September 13, 2021 3 min read

One of the questions I get asked a lot is, “how do I care for my board’’?

We did a blog earlier on this here:https://thenaturalgiftcollective.com/blogs/news/how-to-care-for-your-board

BUT!  What about all of your other wooden kitchen items? This blog talks about how to restore your wooden boards and other wooden utensils that could do with a hit of TLC. 

Why do I need to restore my wooden kitchen tools and serving boards?

Well, you don't NEED to, but you will definitely benefit if you do.

Often wooden items require regular cleaning & the oil/varnish/lacquer/balm finish on the items wears away. This means that the wood becomes dull and rough. Refreshing them with a sand and/or finish can add on years of use to your item, and also make it look as beautiful and fresh as the day you bought it!

The proper finishing (oiling/varnish etc.) also acts as a moisturising coating, which allows the items to be cleaned in soap and water without the surface being permeated by water.


Step 1: Prep the wooden surface

Rough, grainy surfaces, such as your most beloved cutting boards, are tricky to finish, so it's best to address this before applying any kind of finish. 

Sanding is a cheap and easy way to smooth the wooden surface and remove any scratches and marks. It's important that the board or items are dry for this step. 

Depending on how worn your item is will depend on which sandpaper to choose. Sandpaper ranges from very coarse (40-80), which is usually used for shaping timber, all the way up to super fine (400+) which are used specifically for refining the finish. You can buy single sheets from Bunnings, so I would suggest getting around 4 of varying coarseness and working your way from lower coarseness to higher coarseness.

Folding a piece of sandpaper in thirds and using your hands to sand should do the job, or you can get a sanding block OR an electric sander if you want to really do a solid resurfacing job.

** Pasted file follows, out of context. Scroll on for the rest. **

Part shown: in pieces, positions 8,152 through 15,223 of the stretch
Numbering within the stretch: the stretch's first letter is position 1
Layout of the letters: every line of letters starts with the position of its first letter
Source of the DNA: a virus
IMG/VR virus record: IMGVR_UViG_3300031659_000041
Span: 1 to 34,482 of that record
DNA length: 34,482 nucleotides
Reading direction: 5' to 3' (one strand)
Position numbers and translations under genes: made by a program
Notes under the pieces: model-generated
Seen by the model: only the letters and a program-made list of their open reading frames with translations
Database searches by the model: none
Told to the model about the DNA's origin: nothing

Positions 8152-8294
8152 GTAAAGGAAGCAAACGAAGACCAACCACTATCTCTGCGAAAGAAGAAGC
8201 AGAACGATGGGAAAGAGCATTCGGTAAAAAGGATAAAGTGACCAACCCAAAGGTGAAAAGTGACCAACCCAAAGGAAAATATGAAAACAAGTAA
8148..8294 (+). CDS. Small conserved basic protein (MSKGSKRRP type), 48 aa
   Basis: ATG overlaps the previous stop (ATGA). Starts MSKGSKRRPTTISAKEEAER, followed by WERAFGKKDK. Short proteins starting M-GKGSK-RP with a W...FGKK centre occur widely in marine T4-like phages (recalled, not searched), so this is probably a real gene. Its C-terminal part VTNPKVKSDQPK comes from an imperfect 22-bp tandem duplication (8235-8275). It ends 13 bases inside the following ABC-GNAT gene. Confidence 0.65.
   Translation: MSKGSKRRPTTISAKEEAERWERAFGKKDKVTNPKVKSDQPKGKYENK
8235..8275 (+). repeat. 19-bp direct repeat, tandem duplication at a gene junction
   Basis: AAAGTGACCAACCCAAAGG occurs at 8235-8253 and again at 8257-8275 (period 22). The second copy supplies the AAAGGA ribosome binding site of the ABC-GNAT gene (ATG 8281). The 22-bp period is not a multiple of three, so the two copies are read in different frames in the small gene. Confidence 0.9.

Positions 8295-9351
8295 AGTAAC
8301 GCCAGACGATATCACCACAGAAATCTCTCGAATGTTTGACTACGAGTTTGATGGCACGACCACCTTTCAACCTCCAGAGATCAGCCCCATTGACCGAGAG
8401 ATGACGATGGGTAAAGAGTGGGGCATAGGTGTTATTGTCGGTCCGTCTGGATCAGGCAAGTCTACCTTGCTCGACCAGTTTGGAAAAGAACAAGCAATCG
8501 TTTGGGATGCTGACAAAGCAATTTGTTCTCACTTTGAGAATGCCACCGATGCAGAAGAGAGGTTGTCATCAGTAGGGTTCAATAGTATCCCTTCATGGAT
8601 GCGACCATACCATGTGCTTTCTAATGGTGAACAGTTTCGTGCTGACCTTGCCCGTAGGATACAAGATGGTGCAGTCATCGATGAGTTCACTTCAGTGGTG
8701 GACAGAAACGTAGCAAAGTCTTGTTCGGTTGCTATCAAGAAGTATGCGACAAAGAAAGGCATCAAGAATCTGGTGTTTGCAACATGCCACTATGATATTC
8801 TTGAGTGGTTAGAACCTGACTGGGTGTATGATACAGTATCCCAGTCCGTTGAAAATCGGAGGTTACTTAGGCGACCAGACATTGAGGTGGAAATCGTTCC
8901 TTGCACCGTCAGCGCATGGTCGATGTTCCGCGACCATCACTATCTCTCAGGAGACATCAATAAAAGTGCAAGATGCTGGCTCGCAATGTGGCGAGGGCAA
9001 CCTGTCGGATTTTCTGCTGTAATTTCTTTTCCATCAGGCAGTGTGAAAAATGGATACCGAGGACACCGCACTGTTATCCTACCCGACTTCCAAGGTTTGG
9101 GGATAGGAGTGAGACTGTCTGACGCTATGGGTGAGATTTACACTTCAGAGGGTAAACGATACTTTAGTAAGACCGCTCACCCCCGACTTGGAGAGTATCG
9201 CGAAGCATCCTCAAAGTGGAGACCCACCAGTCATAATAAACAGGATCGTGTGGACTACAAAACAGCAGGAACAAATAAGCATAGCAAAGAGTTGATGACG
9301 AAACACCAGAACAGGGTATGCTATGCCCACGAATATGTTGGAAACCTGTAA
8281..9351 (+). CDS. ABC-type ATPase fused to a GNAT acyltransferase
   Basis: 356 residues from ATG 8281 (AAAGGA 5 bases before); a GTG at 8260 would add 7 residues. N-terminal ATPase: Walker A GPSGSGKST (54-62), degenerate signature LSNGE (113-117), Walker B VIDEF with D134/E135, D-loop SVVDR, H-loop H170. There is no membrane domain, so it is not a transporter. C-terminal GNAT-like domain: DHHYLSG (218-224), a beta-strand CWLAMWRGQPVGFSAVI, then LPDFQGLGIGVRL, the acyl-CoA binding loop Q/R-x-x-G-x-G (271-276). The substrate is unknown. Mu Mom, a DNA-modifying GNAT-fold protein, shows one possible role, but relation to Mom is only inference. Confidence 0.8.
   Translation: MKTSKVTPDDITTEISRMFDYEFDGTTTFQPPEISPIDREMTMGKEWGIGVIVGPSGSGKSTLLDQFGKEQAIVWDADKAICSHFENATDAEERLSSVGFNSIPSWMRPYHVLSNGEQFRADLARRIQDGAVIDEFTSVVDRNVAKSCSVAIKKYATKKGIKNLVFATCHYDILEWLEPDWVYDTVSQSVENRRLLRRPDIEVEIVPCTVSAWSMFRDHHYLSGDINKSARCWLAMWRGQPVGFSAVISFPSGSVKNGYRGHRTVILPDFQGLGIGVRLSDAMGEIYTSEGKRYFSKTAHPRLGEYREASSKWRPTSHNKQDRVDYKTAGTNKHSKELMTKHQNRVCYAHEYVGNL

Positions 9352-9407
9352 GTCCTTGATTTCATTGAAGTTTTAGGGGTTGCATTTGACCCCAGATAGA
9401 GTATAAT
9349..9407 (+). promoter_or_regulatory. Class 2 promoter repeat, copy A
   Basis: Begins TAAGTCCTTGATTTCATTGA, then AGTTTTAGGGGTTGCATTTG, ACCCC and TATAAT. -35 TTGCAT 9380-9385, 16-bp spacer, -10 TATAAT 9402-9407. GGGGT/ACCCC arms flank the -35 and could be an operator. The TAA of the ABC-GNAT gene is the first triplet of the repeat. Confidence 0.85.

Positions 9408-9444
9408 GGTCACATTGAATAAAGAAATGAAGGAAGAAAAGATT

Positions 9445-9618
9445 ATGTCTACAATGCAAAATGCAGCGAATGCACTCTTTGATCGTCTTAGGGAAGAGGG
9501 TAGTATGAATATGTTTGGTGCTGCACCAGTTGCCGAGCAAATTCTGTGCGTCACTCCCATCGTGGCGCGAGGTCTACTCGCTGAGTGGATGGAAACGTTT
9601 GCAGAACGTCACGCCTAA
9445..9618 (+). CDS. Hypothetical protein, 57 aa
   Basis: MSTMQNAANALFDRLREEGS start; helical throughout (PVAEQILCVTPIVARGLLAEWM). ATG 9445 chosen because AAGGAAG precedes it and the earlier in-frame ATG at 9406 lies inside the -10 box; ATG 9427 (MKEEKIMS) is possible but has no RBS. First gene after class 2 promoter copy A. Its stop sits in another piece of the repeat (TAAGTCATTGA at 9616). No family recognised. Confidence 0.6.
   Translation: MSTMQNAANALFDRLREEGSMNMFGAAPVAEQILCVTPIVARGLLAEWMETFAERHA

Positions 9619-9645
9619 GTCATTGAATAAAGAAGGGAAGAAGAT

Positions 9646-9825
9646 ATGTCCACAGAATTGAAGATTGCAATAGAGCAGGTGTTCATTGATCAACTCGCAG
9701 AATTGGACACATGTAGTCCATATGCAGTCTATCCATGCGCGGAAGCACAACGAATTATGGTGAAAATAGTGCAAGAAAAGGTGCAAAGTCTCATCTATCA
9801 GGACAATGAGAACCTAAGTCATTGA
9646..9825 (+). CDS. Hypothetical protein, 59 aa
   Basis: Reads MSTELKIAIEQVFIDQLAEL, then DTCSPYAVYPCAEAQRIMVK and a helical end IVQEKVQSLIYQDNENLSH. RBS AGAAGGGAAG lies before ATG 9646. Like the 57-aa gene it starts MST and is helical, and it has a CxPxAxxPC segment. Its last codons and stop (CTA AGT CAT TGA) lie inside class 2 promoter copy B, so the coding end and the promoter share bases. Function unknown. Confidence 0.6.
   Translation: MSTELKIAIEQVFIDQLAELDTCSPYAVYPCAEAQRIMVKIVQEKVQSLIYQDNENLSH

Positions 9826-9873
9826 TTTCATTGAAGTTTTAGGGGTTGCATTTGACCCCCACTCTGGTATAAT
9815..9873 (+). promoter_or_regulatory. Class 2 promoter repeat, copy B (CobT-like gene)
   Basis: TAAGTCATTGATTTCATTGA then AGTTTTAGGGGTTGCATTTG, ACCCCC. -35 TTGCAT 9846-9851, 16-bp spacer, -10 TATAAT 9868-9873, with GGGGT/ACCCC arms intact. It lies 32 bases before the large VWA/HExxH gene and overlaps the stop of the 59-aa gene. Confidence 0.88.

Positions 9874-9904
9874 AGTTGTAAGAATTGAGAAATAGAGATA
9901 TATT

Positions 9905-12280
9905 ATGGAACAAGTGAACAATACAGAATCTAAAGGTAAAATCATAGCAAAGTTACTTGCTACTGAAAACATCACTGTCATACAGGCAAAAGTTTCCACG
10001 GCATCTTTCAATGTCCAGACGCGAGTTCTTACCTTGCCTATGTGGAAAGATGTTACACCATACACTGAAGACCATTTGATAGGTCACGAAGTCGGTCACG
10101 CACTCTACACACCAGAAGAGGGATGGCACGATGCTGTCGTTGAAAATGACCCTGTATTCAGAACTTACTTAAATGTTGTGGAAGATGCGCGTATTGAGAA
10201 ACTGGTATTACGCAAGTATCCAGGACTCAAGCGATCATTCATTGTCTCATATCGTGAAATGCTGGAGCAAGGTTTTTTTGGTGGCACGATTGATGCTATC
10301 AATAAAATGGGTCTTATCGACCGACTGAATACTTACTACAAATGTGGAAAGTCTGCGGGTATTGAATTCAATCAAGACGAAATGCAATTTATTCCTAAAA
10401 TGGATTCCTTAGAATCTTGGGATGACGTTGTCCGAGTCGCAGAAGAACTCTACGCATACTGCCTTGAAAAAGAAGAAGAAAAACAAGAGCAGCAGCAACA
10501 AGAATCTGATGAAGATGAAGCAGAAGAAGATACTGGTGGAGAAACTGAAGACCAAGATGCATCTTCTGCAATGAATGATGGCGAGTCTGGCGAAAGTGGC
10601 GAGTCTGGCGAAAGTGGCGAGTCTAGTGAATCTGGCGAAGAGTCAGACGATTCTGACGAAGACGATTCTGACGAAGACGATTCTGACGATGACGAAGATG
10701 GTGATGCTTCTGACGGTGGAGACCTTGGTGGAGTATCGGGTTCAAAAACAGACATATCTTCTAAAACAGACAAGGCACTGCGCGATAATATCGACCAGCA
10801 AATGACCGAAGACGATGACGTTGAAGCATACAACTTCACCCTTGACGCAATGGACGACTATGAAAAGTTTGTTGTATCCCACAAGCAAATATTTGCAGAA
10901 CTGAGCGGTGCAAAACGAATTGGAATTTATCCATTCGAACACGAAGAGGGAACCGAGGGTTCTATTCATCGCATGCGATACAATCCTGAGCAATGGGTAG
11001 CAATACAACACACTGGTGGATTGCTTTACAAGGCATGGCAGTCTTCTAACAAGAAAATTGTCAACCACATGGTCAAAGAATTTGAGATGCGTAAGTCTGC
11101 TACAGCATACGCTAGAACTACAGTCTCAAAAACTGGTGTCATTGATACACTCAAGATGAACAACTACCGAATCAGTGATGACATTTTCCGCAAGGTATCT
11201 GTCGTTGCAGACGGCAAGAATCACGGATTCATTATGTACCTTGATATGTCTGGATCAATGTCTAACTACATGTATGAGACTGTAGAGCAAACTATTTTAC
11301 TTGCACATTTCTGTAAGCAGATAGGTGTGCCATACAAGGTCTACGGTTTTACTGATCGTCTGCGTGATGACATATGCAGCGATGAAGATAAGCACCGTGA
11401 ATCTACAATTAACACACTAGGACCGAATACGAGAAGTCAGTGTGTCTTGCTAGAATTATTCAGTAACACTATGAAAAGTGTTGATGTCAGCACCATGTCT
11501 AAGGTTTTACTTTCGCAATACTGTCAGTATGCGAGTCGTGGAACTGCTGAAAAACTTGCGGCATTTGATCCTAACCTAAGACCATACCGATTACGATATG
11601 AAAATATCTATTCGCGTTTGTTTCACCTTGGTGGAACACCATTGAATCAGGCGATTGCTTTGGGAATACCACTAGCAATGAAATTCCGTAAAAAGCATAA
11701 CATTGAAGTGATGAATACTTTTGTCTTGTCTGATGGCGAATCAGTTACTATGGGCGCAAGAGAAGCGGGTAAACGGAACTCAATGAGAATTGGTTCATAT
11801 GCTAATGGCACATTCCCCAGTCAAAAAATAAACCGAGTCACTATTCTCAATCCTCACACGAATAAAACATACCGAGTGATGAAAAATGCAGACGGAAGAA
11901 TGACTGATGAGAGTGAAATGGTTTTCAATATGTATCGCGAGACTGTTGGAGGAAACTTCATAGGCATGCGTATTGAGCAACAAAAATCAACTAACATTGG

Tip: Be sure to sandwith the grain of the wood. If you go against the grain, you are most likely going to create more visible scratches. 

Step 2: Selecting a finish

Not all oils are created alike. Many natural oils, like olive oil and corn oils, can turn rancid after prolonged exposure to air and should be avoided. Our boards are finished with a combination of beeswax, grapeseed oil and a little bit of orange oil. 

There are a number of other great natural options such as: 

  • Linseed (Also Known As Flax Seed)
  • Walnut oils
  • Mineral oil
  • Beeswax and wax-based salves
  • Grapeseed oil
  • Tung nut oil

Step 3: Applying a finish

Once you’ve got your sanded wooden board or utensil, and have your finish ready to go, you’re ready for the fun part!

‘Flood’ the surface by pouring a small dash of oil directly on one side.. Then using a clean rag wipe the finish over the entire surface. Leave the excess and prop your board somewhere (sink or drying rack) to sit and let the oil soak in. The oil can be left to soak in for hours or overnight, and then remove any excess using a clean rag. 

How to Season and Maintain a Wooden Cutting Board

How often should I restore my items?

Really depends how often you use them and what for! If you have a board purely for serving, you can get away with doing this every few years, ant just put some oil on every now and then. If its a chopping board you use multiple times a day, you could do this every few months if you wanted to keep the aesthetic!


Would love to hear if you give this a try!


Speak to you next week, 


Bec 

 

 

Rebecca Pink
Rebecca Pink


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